If you’ve ever been in the hot seat and participated in an interview with an employer, then you have probably experienced that “stare off into space” mode after they ask you a tough question. “What in the world am I going to say?” There’s plenty of right answers and even more wrong ones. Before you put yourself into a frenzy though stressing over how best to answer these questions, perhaps you should take a look at some of the things you definitely shouldn’t say. Here are 5 interview answers you don’t want to give.
1. “My coworker’s weakness are…”
If asked to share your greatest strength, answer the question directly, not by pointing out someone else’s flaws. Doing so is perceived as you putting down others rather than focusing on the question or taking responsibility for yourself.
2. “I’m suing my past employer…”
Sometimes I hear horror stories that a candidate shared during an interview when answering their reason for leaving a past job that they are suing a previous employer. Doing this, and especially sharing that you’re doing it, will raise huge red flags that you may do this to the interviewing employer. Consider your candidacy sunk if you make this error.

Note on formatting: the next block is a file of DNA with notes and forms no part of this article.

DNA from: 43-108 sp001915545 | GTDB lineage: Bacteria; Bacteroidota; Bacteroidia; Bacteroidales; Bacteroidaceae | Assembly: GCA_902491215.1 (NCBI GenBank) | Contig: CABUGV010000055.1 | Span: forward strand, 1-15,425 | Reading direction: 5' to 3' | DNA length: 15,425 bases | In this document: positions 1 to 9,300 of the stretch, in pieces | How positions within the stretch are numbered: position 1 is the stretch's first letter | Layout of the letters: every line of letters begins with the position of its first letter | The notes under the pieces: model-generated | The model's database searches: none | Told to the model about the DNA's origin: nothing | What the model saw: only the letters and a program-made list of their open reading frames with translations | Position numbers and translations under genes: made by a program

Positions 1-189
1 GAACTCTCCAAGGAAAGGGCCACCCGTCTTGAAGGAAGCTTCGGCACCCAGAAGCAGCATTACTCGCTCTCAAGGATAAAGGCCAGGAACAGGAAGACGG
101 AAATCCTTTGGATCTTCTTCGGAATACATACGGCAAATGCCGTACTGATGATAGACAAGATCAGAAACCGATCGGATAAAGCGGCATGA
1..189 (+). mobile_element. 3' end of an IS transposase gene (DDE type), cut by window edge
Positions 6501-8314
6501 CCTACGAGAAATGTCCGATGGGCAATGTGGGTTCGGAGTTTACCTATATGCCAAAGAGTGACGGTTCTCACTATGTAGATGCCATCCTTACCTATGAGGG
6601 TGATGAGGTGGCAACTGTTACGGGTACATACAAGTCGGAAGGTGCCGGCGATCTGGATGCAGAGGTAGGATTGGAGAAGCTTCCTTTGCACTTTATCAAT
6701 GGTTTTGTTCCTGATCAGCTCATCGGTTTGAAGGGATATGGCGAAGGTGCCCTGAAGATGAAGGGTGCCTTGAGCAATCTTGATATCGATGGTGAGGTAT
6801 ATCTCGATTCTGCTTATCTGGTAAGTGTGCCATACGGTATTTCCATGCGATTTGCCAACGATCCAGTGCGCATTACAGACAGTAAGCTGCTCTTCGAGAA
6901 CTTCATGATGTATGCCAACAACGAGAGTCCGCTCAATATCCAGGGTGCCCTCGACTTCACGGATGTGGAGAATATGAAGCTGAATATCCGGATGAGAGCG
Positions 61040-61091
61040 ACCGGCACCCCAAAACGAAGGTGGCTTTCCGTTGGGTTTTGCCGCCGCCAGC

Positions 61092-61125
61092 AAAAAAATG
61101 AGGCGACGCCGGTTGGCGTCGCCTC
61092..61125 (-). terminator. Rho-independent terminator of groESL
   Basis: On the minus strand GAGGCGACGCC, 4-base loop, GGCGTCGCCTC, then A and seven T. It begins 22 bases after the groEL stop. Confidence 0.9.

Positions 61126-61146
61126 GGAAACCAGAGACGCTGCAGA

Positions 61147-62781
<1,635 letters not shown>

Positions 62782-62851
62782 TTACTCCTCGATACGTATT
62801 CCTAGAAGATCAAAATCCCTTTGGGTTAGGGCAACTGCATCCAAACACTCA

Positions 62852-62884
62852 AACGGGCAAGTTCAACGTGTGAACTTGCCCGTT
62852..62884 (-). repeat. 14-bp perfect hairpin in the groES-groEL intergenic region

3. “I will not work for less than $X.”
Always try to make the employer state any wage or salary expectation first. If asked what pay you are seeking, skirt the issue by saying something like, “I am open to negotiation” or “I feel that the responsibility of this position warrants a pay range of $X-X”. Giving a specific number might shoot you at the knees if the employer was willing to offer more, or you might make them think you’re unaffordable when you might really be flexible.
4. “I cannot work under X conditions.”
I recently had a candidate lose an offer because she commented on how organized she is (a plus), but that because of it she absolutely cannot stand to work in messy spaces. She was not aware that the interviewer was an admittedly messy person. The interviewer was offended and chose a candidate who did not put their foot in their mouth.
5. “I need X amount more money because I’m commuting.”
If you get so far as to speak in terms of justifying a salary request or negotiating an amount, do not bring up a commute as justification for more money. Your choice to live where you do is not a decision your employer should be asked to compensate. From their perspective, you should want to work for them badly enough to move if your home location is a big problem.
Have you ever made one of these interview mistakes? It happens to the best of us! Tell us about it in the comments section below.
IMAGE: Courtesy of TNooz